Polymer Principles

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Transcript Polymer Principles

Polymer Principles
• Most macromolecules are polymers.
– Polymer = large molecule consisting of many identical
or similar subunits connected together.
– Monomer = subunit or building block molecule of a
polymer.
– Macromolecule = large organic polymer
• Formation of macromolecules from smaller building block
molecules represents another level in the hierarchy of
biological organization.
• Four classes
– Carbohydrates, Lipids, Proteins, Nucleic Acids
Structure of Polymers
Classes
Polymers
Subunits (monomers)
Protein
Polypeptide
Amino acid
Carbohydrate
Polysaccharide
Monosaccharide
Lipid
Triglyceride
Fatty acid, glycerol
Nucleic acid
DNA, RNA
Nucleotide
An immense variety of polymers can be built
from a small set of monomers.
• Structural variation of macromolecules is
the basis for the enormous diversity of life.
– There is unity in life as there are only about 40
to 50 common monomers used to construct
macromolecules.
– There is diversity in life as new properties
emerge when these universal monomers are
arranged in different ways.
Proteins
• Monomer = amino acid
– 20 different amino acids commonly occur in
living organisms.
– Structure: 3 parts
• Amino group
• Alpha carbon
• Carboxyl group
• Proteins are polymers of covalently bonded
amino acids.  Peptide bond
Proteins
• Wide variety of functions:
– Structure
• They compose the makeup of hair, bones, and
muscles.
• Example: Keratin found in hair; Collagen is found
in ligaments and tendons.
– Regulation
• Some hormones are proteins. Hormones act as
chemical messengers transported in the blood. They
control body processes. Insulin controls the
concentration of glucose in the blood.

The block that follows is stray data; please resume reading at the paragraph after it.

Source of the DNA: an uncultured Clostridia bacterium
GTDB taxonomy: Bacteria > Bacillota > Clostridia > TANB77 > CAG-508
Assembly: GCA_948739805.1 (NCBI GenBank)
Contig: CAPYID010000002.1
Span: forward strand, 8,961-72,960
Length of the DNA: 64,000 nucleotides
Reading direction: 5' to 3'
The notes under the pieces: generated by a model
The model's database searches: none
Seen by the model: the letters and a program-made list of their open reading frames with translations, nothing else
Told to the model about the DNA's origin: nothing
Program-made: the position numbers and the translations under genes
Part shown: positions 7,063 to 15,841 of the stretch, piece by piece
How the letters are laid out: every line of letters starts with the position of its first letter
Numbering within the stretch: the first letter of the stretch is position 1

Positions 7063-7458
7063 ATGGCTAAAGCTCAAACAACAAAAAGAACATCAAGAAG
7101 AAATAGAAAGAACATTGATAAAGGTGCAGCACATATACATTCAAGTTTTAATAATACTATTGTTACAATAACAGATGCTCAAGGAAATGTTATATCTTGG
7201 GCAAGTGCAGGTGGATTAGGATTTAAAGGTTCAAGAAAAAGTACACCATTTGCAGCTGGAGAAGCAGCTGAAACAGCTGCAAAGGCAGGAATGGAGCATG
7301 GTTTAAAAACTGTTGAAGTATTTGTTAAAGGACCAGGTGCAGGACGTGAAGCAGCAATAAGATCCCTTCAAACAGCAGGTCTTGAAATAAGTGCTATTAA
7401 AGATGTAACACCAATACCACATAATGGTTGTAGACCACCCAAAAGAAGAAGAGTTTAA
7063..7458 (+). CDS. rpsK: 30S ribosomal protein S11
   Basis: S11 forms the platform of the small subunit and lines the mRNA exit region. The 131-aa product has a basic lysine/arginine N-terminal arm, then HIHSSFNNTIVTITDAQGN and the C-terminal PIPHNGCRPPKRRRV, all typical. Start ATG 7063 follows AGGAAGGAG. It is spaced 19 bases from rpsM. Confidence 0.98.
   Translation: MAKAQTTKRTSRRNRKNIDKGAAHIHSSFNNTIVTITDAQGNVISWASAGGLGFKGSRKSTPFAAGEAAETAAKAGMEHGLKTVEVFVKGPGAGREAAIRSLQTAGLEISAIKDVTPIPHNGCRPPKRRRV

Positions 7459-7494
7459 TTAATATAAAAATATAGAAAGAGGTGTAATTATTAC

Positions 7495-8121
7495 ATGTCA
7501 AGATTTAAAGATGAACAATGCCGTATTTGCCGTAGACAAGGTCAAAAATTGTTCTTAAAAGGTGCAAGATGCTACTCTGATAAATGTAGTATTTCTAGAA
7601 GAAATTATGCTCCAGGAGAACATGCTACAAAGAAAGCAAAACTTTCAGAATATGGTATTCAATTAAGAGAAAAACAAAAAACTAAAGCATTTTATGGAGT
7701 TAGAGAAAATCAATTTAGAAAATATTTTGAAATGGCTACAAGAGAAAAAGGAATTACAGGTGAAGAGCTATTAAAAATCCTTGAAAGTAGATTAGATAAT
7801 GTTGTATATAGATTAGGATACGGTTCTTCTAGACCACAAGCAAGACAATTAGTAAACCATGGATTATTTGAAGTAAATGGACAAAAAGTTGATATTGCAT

Proteins
• Functions (continued)
– Transport
• Hemoglobin transports oxygen in the blood.
– Contraction
• Actin and myosin are contractile proteins in
muscles. These proteins slide together, shortening
the muscle and producing muscle contraction for
body movement.
Proteins
• Function (continues)
– Catalysts
• All enzymes, which are organic catalysts, are
mainly proteins. The digestion of starch requires an
enzyme. Every step of human metabolism requires
an enzyme in order to function rapidly enough to
support life. Metabolism is the sum of all chemical
reaction that occur in the organism.
Mechanism of Enzyme Action
• The action of an enzyme is specific.
• The substrate binds to an enzyme at the
active site.
• The shape of the active site of the enzyme
and substrate are complementary.
Mechanism of Enzyme Action
• Models of Action
– Lock and key model (older)
• The combination of substrate and enzyme is similar
to how a key (substrate) fits into a lock (enzyme).
Enzyme specificity is related to the complementary
shapes of the enzyme and substrate molecules. Each
substrate, or key, fits into a specific enzyme, or lock.
Mechanism of Enzyme Action
• Models of Action
– Induced-fit model (newer)
• It recognizes that these molecules are not rigid, they
are flexible. As they combine, each mloecule
induces the proper fit of the other one. An enzyme,
for example, can conform to the shape of the
substrate. As it does this it places a strain on the
chemical bonds in the substrate. This can chemically
change the substrate.
Mechanism of Enzyme Action
• Substrate Interactions
– When the enzyme and substrate combine, they form an
intermediate combination, the enzyme-substrate
complex.
– They ate attracted by several kinds of bonds, including
ionic attractions and hydrogen bonding. This
combination forces the substrate into a less stable
shape. This breaks some chemical bonds in the
substrate and forms new ones. In the process, the
substrate molecule is changed into a product.
Mechanism of Enzyme Action
• Substrate Interactions (continue)
– An enzyme is specific in its action.
– Example: Amylase changes the substrate
starch into maltose. This chemical change
occurs when starch is digested.
– After the product is formed and released, the enzyme